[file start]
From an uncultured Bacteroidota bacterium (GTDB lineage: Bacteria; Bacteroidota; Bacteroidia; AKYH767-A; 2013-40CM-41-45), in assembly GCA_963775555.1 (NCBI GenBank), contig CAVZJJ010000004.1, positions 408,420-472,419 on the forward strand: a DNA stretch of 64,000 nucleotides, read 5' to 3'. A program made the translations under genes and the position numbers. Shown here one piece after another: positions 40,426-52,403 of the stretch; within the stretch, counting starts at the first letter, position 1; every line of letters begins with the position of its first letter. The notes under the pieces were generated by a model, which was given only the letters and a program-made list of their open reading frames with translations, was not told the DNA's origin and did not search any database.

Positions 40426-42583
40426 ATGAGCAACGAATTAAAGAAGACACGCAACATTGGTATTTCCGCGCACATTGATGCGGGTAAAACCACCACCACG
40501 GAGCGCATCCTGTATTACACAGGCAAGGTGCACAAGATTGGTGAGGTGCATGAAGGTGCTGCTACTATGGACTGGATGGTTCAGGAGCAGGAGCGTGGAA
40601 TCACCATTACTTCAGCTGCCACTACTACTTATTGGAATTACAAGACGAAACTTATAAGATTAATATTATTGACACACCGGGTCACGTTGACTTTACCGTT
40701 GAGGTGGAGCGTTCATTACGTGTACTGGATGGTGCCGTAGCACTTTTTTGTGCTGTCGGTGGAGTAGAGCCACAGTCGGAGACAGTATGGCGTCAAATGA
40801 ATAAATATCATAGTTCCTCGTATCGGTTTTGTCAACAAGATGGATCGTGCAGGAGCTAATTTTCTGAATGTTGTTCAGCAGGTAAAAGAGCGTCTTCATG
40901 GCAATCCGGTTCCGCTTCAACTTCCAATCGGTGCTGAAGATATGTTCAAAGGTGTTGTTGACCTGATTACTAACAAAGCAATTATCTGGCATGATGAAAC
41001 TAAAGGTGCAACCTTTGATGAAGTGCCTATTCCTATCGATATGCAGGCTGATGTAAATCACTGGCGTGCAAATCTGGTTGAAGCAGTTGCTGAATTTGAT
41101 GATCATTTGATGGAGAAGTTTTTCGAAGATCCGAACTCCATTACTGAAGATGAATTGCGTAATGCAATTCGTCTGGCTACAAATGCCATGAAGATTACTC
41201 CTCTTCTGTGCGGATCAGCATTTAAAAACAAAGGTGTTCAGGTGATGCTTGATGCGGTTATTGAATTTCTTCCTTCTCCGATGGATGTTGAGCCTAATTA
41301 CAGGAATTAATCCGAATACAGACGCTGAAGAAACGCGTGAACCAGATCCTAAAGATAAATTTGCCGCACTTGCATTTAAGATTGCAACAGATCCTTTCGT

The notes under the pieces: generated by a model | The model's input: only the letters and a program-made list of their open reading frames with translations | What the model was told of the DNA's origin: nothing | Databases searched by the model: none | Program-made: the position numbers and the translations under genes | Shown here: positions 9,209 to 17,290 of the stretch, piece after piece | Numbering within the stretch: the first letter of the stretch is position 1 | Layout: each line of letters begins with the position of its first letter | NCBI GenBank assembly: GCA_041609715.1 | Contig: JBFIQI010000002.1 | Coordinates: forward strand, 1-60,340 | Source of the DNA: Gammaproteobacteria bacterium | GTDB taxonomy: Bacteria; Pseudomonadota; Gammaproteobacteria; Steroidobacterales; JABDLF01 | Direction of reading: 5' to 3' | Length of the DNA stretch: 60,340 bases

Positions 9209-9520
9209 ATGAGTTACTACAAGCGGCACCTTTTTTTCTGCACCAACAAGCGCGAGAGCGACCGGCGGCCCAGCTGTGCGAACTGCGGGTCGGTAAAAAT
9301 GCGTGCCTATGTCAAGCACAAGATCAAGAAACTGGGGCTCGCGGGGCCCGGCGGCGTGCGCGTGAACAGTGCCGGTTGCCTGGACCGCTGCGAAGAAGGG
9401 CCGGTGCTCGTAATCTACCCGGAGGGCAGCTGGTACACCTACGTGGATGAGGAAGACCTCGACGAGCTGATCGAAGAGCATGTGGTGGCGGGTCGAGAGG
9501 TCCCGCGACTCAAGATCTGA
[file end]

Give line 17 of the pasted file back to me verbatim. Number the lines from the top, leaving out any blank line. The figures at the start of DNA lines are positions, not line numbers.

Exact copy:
9401 CCGGTGCTCGTAATCTACCCGGAGGGCAGCTGGTACACCTACGTGGATGAGGAAGACCTCGACGAGCTGATCGAAGAGCATGTGGTGGCGGGTCGAGAGG